Oriental Reveries in Time

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By Rory Winston

The renowned Singaporean poet Alvin Pang once described the half-fish half-lion national mascot, Merlion in the following way: “Even though there are more websites on you than verses, even though you evoke cameras more than pride, postcards more than praise, still you seem to have a face poets love to woo”.  The same could easily have been written about the city’s paragon of a luxury hotel, the Mandarin Oriental. Designed by John Portman, this local variation of the lady’s fan is a virtual theatre where Singapore itself takes center stage. With enormous windows opening onto Marina Bay, the Pacific Ocean and the breathtaking city skyline, the establishment evokes a sense of timelessness – one that straddles the organic splendor of the island while simultaneously paying homage to both contemporary and historic European and Asian influences.

Hedwig & the Angry Inch Belasco Theatre Cast List: Neil Patrick Harris Lena Hall Justin Craig Matt Duncan Tim Mislock Peter Yanowitz Production Credits: Michael Mayer (Direction) Spencer Liff (Musical Staging) Julian Crouch (Scenic Design)  Arianne Phillips (Costume Design)  Kevin Adams (Lighting Design)  Timothy O?Heir (Sound Design)  Ethan Popp (Music Supervision)  Other Credits: Lyrics by: Stephen Trask Music by: Stephen Trask Book by: John Cameron Mitchell

Besides being situated alongside the much lauded Orchard Road (which boasts some of the best shops in all of Asia, let alone the city) the Mandarin Oriental celebrates culturally diverse influences by hosting a full range of culinary traditions. As the establishment’s executive sous Chef Eric Cheam is aware, Singapore is a juxtaposition of Chinese, Malay, Indian, Peranakan and European themes. While Mandarin’s Cherry Garden plays off an eclectically Cantonese menu wherein the Feng Shui inspired trappings collude with contemporary culinary whimsy to create a nuanced balance between authenticity and reinvention, Melt World Café addresses island traditions by employing a colorful ‘show kitchen’ that highlights the intricacies involved in chefs reworking selections as varied as Thai to Tandori to Hainanese.

In truth, there’s probably no better way of ending an excursion to Singapore’s Chinatown Heritage Centre – with its faithful renditions of nineteen century bedrooms, kitchens and street scenes – than by returning to the Mandarin Oriental to indulge in some chicken and rice from Hainan province, some delicious Cantonese dim sum, or some spicy Szechuan dishes. But whether one’s day follows the usual American plotline – which includes anything from turning up at the Camden Medical Centre for a quick nip and tuck to taking in a panoramic view of the city from atop the 165-meter high Ferris wheel known as the Flyer – the perfect denouement for any story is recounting the day over some of the fine Malay foods on offer at the hotel.

Nasi Lemak, Rending curry, satay or a light gado-gado all make a convincing case for how multiculturalism enhances rather than impedes time honored traditions. The Perankan Chinese who immigrated to Malaysia in the 15th to 17th century infused their stews with motifs that ran the gamut from Chinese to Indonesian. It is this legacy of fusions that still pervades the local approach to cuisine. In addition to the more expected Asiatic concoctions on offer, Mandarin oriental celebrates the Hindi and Indian Muslim specialties with grilled tandoori meats and seafoods, as well as nasi biryani and spicy mutton curry.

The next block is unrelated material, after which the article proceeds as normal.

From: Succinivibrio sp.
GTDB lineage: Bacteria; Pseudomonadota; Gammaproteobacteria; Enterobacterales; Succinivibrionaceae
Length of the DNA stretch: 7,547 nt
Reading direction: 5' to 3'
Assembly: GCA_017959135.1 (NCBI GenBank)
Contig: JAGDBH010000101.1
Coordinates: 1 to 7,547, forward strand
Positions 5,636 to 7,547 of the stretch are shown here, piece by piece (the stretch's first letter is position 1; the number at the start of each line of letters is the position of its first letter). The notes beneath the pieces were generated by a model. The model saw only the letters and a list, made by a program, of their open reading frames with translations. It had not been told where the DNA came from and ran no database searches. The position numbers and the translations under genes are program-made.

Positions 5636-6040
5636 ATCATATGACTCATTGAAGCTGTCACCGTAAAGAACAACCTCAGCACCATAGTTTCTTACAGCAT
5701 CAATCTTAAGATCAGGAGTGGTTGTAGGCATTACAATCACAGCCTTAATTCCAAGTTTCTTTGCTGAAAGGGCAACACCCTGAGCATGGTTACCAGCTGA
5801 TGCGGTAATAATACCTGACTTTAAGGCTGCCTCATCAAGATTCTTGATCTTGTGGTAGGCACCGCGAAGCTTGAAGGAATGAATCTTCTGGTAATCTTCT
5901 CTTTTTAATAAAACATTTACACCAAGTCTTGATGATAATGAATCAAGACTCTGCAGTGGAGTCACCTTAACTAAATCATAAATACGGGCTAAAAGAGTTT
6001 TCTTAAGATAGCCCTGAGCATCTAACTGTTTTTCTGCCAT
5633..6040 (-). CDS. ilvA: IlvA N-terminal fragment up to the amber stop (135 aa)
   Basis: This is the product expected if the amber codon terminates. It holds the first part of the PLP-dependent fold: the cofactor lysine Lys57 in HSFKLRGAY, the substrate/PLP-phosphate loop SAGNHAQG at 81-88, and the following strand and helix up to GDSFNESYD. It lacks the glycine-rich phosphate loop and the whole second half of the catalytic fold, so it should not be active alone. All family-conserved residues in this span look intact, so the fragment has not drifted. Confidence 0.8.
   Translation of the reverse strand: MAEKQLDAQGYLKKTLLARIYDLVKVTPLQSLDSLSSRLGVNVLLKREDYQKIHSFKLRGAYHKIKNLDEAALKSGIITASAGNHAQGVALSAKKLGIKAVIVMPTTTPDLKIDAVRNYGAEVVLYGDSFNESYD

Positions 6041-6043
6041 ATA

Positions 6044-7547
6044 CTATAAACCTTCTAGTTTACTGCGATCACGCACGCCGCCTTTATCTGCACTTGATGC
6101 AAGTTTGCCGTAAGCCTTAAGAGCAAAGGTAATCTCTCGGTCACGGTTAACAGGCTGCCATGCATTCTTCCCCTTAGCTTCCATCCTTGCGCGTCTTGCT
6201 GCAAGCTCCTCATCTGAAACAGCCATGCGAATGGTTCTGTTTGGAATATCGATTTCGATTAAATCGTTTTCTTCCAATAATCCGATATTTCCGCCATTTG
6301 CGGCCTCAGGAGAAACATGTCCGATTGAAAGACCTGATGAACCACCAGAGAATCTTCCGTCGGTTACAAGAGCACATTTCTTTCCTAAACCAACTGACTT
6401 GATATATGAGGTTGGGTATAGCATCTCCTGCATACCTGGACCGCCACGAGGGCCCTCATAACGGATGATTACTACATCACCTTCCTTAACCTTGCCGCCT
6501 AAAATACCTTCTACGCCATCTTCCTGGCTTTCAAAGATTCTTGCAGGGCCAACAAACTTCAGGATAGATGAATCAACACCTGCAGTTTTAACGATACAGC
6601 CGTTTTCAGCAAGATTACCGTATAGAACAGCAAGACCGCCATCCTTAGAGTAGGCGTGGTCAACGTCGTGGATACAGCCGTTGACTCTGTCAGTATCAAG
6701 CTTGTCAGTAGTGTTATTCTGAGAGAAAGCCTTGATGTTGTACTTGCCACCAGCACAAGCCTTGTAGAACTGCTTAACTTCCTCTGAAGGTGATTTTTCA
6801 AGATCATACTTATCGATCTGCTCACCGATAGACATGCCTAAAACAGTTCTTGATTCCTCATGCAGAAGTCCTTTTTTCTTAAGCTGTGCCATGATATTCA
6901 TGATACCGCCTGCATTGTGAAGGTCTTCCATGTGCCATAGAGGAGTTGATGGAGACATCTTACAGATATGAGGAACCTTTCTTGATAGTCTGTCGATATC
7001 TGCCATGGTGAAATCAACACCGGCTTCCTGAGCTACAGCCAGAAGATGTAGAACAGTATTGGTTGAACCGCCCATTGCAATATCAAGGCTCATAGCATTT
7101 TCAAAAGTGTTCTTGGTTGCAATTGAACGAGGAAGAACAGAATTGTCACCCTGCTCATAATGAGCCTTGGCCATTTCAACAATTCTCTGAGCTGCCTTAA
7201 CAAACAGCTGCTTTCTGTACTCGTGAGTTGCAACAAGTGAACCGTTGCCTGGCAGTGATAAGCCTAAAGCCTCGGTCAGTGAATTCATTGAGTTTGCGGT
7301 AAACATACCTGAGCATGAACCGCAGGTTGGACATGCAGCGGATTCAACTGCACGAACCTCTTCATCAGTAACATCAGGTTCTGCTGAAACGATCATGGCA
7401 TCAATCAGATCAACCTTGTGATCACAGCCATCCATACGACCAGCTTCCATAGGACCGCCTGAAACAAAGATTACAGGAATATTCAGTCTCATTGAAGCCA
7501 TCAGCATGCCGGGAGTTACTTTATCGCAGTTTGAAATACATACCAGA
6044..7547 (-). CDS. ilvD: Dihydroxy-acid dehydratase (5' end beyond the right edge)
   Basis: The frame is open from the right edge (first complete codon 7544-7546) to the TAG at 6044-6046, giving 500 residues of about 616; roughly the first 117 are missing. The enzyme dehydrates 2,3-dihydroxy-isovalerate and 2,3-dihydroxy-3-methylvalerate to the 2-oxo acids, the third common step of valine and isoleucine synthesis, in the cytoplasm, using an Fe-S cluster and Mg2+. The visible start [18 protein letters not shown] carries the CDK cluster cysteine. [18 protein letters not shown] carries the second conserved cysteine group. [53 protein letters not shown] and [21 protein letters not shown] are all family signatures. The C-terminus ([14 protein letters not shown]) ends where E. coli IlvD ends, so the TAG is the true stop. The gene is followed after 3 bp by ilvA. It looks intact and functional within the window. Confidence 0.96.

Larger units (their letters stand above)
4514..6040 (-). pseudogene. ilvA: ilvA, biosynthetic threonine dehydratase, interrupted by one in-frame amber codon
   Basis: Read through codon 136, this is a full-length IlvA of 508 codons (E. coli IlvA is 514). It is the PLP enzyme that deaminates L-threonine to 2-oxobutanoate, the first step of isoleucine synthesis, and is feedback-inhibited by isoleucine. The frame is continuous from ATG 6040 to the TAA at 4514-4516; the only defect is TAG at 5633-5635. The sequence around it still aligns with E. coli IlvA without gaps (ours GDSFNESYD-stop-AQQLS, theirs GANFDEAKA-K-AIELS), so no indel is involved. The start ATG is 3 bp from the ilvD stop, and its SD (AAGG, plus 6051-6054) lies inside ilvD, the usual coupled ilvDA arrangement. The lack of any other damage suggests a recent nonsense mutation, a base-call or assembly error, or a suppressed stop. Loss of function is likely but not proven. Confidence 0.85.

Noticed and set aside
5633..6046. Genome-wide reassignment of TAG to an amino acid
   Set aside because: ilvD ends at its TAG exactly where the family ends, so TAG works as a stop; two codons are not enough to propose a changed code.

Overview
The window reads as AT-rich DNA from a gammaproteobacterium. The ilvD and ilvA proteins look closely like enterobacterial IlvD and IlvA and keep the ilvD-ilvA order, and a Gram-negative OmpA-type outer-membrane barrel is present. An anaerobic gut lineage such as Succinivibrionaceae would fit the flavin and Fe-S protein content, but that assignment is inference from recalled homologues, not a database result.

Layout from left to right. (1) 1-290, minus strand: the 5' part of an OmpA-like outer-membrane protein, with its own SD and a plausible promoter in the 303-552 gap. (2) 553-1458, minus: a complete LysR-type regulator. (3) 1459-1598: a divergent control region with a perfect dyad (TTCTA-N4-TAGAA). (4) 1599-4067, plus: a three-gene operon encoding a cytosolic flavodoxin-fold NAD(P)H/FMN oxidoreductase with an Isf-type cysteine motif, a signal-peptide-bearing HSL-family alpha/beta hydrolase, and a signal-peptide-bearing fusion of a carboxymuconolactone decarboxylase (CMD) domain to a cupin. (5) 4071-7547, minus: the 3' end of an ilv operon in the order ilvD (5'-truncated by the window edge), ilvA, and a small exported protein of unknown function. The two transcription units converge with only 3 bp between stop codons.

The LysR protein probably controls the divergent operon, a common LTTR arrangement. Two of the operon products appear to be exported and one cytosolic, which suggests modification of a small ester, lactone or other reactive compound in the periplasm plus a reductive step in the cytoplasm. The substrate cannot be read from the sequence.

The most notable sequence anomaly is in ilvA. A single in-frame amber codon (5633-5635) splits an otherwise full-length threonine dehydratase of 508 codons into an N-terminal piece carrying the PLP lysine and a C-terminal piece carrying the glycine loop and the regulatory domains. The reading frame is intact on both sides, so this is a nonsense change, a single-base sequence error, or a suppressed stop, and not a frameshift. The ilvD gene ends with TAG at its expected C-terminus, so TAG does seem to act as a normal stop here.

For a more Japanese oriented day, take a quick trip to either Know It Nothing - where fashionistas pick through Garni labeled attire – or go to Funan Digital Mall for the latest in electronic gadgets. Regardless which venue one chooses, Mandarin Oriental can give you perfect closure with its Wasabi Bistro – a Californian edged Japanese restaurant that makes a perfect companion piece to your Nippon adventure.

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Of course, Singapore is more than just a slice of Asia. It is also a city-state that has inherited certain features from its colonial days as part of the British Empire. Local nightlife is a testament to this fact. Bustling clubs like Zouk or Ministry of Sound are inherently European and American in nature. Similarly, Mandarin Oriental’s contemporary Italian kitchen Dolce Vita and its all-American dinner, Morton’s Steakhouse, are as much a part of the elite Singaporean experience as their exotic Asian counterparts.

Sloping towards the stars like an ancient temple, the bone white Oriental property cradles a 25-metre outdoor pool as though it were a contemporary mote – there to keep the world at bay. With expansive beds –complete with custom linen and down – each of the 468 rooms and 59 suites has a separate bath and walk-in shower. The large working desk, LCD TV’s, quality sound systems and high bandwidth, all attest to the notion that state-of –the-art technology does indeed thrive within a Zen-like atmosphere. The design elicits Singepåorean sensibility – ultimate practicality with unlimited comfort.

With private yoga lessons, foot spa and state-of-the-art fitness centre, one gets the sense of just how well a Sri Vijayan emperor would have lived centuries ago. It does not take a wild leap of the imagination to understand why so many nations have fought so hard to keep this region of the world.

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Sitting in my room at the Mandarin Oriental, I looked out beyond the palm trees and took in the star-studded sea where a half-moon dangled over the waters in what appeared to be no more than a vain attempt to catch a glimpse of its own reflection. With a similar level of self-indulgence, I admired my silhouette in the room’s window while announcing to no one in particular: yes, I am actually here.

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